I’ve talked about this before, but for some reason it popped into my head yesterday, and someone told me to write about it.
I grumble at times about all of the comic strip submissions I made to try and get a comic strip in the newspapers. I can’t remember how many times I created characters and a concept and did 6 weeks worth of strips and sundays, only to get them rejected. I lost count after 5 or 6 times ( it was so funny when my friend Mark O’hare, ( a director on Rocko and later my co-producer on Lazlo) said he was going to do comic strip early on Rocko. I told him it was a long tough road, but 2 weeks later he came to me and said “Hey guess what, Universal Syndicate bought my strip”. His first try).
Anyway, when I look back on it, I needed work on my character development, and story development. I took advice from comic editors and worked and honed my craft. I noticed that my stories were getting a little more complex. Until finally, the editor at Los Angeles Times syndicate said “Have you ever tried animation?”. I was disgruntled, but later took up his suggestion. My first films were met with excitement and awards. And I loved doing them.
When I look at my “school”, I realize that all of my experience prior to producing “Rocko’s Modern Life” had me ready when this small cable channel started looking for new, fresh cartoon ideas.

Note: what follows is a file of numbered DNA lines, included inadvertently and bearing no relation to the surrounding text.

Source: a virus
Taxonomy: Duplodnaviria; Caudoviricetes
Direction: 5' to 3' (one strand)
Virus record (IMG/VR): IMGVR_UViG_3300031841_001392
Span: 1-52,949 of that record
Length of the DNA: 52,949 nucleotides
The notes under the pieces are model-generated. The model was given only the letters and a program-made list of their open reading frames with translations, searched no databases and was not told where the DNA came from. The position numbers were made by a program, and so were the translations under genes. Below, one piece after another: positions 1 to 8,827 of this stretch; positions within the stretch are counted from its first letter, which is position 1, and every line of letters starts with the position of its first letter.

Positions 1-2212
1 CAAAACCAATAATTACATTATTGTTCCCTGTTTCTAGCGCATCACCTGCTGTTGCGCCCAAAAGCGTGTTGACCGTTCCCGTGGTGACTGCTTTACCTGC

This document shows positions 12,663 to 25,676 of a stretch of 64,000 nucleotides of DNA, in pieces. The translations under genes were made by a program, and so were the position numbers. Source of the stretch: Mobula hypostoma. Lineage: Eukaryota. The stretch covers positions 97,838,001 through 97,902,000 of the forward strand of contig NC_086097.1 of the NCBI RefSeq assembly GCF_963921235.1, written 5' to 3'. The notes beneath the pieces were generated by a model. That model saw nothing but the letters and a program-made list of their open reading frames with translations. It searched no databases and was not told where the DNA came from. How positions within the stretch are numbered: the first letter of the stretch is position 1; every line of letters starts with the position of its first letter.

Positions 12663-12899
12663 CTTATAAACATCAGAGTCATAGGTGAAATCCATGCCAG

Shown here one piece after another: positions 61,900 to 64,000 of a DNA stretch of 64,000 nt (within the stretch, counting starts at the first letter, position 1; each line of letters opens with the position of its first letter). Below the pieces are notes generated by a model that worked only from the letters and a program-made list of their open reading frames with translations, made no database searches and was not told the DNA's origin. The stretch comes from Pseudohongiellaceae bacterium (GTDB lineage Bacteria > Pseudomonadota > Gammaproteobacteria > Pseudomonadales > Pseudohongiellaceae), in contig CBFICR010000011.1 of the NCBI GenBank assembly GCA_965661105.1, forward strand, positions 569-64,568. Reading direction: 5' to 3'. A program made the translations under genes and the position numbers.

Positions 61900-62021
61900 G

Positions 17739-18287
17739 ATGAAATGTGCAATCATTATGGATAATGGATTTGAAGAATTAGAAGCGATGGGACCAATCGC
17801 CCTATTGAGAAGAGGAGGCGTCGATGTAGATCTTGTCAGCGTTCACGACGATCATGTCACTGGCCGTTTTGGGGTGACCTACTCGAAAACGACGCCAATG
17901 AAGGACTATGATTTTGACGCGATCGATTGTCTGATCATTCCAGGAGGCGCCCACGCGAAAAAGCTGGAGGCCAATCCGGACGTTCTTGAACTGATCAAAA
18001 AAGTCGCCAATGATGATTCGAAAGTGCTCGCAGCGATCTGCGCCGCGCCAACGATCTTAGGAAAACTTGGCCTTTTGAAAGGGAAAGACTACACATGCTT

My experience running my own business since I was 20 taught me project management, budgets and managing a staff. My design work for advertising gave me experience to create proposals and design logos etc. My comic strip attempts taught me character development and story. ( and I used some characters I had developed for comics, like Rocko, to appear later). And working on my independent films taught me the skills of animation, voice work, sound, music etc.
When your in the middle of it, it sometimes seems like day to day frustration. But when you look back on it, it all worked out perfectly.